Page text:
Suspected 200-mln-year-old ammonite fossils appear in Vietnam's Central Highlands

By Tran Hoa   July 15, 2020 | 06:37 pm GMT+7
Suspected 200-mln-year-old ammonite fossils appear in Vietnam's Central Highlands
A mound believed to be an ammonite fossil in Krong Pa District of Gia Lai Province in Vietnam's Central Highlands, July 2020. Photo by VnExpress/Quang Tue.
Scientists believe mounds found by a river bank in Krong Pa District of Gia Lai Province are ammonite fossils.

Villagers in Chu Gu Commune of Krong Pa found the 30 oddly shaped mounds scattered over 100-square-meters along the Ba River in June, each 20-30 cm in diameter.

Some mounds remain intact, with others badly eroded.

While locals believe them to be relics from the ancient Cham Kingdom that stretched from Vietnam’s central coast into modern-day Cambodia and Laos, experts have another theory.

Hanoi-based La The Phuc, former director of the Geological Museum of Vietnam, said judging from the photos sent him by Gia Lai authorities, the mounds are fossils of the ammonite, a group of extinct marine mollusk.

"It is a soft-bodied snail with a hard shell that used to live on the continental shelf. Ammonite fossils normally date back 150-200 million years," he said.

Around 30 round mounds suspected to be ammonite fossils scattered along a river bank in Gia Lai Province. Photo by VnExpress/Quang Tue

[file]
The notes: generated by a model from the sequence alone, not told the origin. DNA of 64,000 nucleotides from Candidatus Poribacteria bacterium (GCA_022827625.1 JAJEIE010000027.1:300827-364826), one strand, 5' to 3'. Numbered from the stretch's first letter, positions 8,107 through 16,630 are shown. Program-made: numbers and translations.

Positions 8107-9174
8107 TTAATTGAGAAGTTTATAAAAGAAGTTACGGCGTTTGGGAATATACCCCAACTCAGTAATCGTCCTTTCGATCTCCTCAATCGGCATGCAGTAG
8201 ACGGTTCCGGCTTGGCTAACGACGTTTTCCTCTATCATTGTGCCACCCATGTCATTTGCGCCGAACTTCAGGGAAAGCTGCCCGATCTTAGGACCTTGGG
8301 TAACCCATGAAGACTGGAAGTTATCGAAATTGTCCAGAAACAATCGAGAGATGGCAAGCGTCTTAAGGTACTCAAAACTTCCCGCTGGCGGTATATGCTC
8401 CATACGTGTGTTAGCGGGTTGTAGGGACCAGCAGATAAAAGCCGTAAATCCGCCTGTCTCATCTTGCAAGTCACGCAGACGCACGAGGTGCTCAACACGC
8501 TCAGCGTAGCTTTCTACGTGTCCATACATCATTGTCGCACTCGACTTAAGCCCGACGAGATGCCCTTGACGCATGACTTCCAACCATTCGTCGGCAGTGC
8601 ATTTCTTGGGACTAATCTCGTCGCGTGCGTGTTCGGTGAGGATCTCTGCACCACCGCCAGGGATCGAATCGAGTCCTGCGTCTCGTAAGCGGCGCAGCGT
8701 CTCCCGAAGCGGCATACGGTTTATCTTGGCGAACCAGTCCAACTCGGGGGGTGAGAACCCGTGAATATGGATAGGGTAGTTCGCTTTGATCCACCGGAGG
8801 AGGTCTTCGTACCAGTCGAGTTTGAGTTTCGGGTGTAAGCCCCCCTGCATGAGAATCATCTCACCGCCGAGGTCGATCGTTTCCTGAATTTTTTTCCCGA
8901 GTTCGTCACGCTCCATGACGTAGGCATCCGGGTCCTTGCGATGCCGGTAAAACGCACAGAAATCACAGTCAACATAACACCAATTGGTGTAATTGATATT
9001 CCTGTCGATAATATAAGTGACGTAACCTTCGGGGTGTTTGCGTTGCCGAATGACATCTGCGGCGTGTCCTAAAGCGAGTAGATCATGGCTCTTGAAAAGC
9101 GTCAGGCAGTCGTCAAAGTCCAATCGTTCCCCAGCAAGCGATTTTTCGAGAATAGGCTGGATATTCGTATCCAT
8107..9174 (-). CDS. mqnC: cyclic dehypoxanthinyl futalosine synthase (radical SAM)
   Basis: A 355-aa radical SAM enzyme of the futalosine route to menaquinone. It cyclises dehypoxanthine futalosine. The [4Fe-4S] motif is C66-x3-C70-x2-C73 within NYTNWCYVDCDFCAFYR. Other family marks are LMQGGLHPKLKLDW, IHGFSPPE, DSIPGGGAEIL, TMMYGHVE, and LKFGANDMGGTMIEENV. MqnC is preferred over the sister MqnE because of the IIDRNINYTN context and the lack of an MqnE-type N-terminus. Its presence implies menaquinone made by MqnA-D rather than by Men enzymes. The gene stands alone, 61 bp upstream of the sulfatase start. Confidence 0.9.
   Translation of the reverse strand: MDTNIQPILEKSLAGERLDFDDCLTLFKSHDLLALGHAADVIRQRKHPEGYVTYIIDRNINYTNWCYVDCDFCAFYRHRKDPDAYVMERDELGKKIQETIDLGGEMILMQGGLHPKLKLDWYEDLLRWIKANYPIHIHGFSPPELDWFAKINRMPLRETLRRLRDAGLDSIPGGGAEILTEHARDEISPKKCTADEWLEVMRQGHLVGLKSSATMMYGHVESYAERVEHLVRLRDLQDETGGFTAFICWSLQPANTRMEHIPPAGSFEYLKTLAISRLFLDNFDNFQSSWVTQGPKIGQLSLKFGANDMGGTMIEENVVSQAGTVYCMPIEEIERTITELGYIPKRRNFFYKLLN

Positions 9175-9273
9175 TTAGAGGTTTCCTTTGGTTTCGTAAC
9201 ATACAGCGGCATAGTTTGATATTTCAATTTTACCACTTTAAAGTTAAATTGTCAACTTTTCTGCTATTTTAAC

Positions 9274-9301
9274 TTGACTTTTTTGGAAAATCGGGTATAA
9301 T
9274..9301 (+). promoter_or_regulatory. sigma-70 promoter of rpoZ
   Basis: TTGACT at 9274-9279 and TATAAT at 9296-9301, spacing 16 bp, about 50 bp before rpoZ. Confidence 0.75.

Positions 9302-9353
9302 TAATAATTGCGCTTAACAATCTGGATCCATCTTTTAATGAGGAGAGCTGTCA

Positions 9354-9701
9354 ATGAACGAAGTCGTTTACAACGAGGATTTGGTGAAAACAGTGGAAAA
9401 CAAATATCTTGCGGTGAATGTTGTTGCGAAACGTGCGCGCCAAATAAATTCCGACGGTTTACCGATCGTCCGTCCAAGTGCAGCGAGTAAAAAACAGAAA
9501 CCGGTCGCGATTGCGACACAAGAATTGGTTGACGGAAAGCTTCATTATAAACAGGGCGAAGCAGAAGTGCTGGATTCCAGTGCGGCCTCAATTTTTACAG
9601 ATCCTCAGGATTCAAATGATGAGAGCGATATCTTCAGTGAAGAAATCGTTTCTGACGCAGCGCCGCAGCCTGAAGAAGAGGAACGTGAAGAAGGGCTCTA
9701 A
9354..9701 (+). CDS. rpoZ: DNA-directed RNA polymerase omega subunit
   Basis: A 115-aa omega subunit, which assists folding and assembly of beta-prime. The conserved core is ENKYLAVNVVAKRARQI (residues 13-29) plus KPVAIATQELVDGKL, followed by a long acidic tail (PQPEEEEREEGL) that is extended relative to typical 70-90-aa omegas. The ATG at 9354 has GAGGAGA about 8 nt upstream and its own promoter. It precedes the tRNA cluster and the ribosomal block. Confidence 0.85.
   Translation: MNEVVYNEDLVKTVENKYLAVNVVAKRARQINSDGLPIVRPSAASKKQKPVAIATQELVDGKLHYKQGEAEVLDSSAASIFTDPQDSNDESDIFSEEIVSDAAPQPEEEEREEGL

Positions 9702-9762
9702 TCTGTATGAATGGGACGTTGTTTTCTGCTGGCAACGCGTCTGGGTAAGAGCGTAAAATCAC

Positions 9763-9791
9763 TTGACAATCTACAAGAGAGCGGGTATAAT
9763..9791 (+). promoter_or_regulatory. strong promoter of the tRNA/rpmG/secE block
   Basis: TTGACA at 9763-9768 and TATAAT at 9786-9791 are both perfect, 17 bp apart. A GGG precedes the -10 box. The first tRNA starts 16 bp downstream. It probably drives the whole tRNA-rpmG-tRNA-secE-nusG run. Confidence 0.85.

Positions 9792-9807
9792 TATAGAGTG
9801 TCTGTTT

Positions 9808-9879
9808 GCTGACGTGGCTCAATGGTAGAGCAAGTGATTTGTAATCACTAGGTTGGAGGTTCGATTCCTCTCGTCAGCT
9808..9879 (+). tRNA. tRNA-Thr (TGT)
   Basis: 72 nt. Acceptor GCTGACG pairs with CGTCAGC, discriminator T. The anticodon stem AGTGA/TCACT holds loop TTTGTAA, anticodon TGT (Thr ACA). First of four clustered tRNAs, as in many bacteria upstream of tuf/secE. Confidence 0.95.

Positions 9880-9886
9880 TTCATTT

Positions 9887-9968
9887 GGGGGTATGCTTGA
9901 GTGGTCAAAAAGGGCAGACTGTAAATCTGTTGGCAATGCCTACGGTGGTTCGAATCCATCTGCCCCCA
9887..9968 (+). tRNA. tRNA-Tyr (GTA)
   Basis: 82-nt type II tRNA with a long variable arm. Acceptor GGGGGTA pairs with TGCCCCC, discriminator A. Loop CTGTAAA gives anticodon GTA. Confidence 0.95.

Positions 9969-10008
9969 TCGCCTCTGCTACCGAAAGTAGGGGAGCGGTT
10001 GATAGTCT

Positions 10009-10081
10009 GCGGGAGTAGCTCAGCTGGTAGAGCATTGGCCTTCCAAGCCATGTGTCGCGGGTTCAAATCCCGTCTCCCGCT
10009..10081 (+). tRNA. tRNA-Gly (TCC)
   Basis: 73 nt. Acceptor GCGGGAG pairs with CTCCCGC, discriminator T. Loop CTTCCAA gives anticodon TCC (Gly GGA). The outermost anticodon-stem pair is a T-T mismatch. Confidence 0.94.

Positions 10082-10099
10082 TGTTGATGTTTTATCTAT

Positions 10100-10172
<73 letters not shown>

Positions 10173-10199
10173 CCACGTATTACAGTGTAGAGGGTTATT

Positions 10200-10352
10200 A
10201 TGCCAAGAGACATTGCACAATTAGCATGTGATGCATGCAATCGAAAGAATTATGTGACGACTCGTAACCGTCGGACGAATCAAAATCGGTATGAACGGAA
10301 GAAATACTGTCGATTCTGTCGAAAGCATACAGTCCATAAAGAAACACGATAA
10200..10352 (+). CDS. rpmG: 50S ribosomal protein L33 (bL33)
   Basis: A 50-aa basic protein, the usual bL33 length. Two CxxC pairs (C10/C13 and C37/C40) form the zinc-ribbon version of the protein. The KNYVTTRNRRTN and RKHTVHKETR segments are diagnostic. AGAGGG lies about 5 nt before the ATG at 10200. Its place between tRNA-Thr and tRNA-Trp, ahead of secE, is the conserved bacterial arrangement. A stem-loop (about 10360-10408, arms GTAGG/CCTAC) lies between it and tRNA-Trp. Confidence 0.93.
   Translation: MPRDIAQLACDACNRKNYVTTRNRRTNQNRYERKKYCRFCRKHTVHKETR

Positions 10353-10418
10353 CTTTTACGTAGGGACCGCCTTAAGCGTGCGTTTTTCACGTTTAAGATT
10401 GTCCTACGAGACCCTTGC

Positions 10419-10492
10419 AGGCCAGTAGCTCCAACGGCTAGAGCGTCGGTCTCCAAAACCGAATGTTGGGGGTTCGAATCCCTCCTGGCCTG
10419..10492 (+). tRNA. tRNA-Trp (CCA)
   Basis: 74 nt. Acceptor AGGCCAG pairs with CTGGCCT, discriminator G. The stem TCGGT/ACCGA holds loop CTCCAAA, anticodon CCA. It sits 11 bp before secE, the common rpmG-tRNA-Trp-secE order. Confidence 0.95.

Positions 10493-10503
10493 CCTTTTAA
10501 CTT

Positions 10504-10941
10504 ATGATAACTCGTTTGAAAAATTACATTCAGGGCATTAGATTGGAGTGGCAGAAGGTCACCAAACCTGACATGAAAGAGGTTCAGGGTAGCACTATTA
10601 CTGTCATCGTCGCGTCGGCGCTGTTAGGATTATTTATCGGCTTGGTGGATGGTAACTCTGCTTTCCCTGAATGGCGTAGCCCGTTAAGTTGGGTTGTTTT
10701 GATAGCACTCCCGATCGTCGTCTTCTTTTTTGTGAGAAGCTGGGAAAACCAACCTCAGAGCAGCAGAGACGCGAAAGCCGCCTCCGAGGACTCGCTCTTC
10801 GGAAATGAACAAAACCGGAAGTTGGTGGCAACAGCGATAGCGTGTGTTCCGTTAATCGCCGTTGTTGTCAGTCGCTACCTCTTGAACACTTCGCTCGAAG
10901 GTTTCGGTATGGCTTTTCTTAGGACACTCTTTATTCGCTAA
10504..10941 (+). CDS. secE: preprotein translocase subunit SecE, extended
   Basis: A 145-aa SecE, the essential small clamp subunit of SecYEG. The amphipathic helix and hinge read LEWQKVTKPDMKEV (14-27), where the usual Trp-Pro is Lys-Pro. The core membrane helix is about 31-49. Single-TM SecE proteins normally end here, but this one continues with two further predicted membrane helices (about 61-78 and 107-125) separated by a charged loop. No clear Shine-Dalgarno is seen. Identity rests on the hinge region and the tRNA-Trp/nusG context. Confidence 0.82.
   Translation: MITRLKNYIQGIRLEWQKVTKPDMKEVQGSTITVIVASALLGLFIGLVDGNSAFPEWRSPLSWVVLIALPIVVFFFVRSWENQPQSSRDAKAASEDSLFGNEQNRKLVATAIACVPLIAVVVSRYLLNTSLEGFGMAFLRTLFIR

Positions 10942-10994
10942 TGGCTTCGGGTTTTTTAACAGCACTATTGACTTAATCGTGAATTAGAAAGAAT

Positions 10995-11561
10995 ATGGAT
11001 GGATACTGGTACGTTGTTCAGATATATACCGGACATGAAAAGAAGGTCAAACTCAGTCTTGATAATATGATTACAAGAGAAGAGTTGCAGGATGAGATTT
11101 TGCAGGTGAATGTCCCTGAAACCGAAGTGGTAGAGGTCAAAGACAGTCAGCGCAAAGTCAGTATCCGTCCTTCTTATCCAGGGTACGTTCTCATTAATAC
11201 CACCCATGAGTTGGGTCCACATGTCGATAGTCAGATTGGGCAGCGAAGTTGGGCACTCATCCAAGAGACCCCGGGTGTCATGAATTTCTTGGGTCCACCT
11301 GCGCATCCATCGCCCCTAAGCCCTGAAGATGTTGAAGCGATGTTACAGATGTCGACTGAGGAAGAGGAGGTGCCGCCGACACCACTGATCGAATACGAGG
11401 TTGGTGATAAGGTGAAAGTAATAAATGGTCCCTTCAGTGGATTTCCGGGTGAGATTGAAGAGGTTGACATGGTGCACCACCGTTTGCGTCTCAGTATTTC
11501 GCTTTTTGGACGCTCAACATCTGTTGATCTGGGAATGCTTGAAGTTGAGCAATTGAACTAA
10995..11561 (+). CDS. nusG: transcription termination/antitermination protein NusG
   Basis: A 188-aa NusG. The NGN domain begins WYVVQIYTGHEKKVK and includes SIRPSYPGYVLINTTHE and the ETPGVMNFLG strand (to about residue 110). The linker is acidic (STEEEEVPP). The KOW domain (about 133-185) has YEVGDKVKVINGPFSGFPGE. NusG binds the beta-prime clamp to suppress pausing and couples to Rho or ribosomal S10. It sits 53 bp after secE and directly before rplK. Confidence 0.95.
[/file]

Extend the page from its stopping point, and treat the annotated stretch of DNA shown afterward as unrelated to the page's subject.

Around 30 round mounds suspected to be ammonite fossils lie scattered along a river bank in Gia Lai Province. Photo by VnExpress/Quang Tue.

Alongside other experts, he believes the mounds have only now been exposed due to river bank erosion.

The southern part of the Central Highlands used to be ocean which, after receding, left scores of trapped and compressed creatures to fossilize deep underground, they explained.

Working at the UNESCO Dak Nong Geopark, located in the Central Highlands province of Dak Nong, Phuc himself had discovered many ammonite fossils.

"At the end of this year, I will travel to Gia Lai to determine whether the mounds indeed fossilized ammonites and how long they had been trapped there."

Nguyen Quang Tue, head of the cultural heritage management office under Gia Lai’s Department of Culture, Sports and Tourism, said authorities would protect the mounds and prevent all access to their location pending further research.

Aside from Dak Nong Province, ammonite fossils have also been found in Cao Bang Province in northern Vietnam.

 
 
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